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More fears for UK sporting events

By December 12, 2014November 28th, 2017No Comments

The legislation means that foreign sports stars are taxed on any winnings they earn whilst on UK soil and also a cut of any annual global sponsorship.


This means that if Usian Bolt, for example, competed in 10 races over the year and just one of these was in the UK, the taxman will hand him a bill relating to 10% of all of his income.


The result of this could be that Usian Bolt would end up paying more over to HMRC than he earns for appearing in the UK.


The UK sporting industry as a whole are, unsurprisingly, concerned that the reputation of the UK for hosting a major sporting events is under serious jeopardy.


Although rumours are circulating that ministers are due to consider a Major Events Bill to give sporting events an exemption from the legislation, frustration is growing as the Ryder Cup is due to be held in October in Wales amid fears that some of the world’s top golfers may refuse to compete.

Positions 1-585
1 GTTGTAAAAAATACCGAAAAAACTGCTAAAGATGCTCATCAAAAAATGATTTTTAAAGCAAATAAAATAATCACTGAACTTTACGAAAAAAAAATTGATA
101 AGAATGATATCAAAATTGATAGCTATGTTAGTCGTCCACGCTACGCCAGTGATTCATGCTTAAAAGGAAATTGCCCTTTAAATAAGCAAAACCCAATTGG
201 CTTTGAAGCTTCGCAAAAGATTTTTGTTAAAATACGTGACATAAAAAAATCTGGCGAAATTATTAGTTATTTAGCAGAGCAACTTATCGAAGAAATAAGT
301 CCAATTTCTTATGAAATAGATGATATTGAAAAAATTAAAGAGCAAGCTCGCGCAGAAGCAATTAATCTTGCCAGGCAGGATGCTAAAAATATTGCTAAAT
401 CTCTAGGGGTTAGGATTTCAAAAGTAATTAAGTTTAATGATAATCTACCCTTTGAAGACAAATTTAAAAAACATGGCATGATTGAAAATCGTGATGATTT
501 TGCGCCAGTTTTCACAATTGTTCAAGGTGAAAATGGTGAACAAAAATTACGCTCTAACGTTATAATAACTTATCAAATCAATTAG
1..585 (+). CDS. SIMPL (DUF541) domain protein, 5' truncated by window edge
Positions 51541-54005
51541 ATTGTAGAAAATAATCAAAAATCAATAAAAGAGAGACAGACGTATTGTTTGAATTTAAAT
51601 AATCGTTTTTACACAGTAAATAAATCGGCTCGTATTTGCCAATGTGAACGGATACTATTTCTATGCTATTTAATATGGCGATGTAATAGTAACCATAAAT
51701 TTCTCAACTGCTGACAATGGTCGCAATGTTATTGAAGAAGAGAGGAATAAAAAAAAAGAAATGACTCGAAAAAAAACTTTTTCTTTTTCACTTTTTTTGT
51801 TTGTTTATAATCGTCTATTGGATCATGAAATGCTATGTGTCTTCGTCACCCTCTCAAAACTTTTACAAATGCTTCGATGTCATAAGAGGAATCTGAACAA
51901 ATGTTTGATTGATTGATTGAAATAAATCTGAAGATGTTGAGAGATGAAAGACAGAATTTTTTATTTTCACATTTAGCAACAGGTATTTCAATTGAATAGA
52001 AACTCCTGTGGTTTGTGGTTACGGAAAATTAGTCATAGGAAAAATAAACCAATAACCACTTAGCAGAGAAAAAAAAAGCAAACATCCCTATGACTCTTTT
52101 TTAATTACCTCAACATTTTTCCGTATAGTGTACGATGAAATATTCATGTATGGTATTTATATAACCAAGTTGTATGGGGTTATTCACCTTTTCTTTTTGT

Players competing in the Ryder Cup receive no prize money so the thought of having to pay out tax with no prospect of receiving any income may just prove too much for some competitors.


According to Mitchell Platts, director of public relations corporate affairs for the European Tour, said:-


“These tax rules are discouraging leading sportsmen and sportswomen from competing in Britain.


Discussions continue to take place with HMRC and these discussions include the Ryder Cup.”


It is not yet known if a suitable solution to the UK’s complicated tax law will be reached before the Ryder Cup begins but HMRC have defended the strict legislation by stating that the USA, Australia and South Africa have similar systems.


This is not the first time the UK sporting world has suffered as a direct result of our tax system.


This year, Wembley failed to secure the opportunity to host the Champions League final as it was reported that a number of foreign football stars would be reluctant to play on UK soil.


Only time will tell as to whether a more permanent arrangement can be made with the UK government to put a stop to the scaring away of foreign sporting superstars.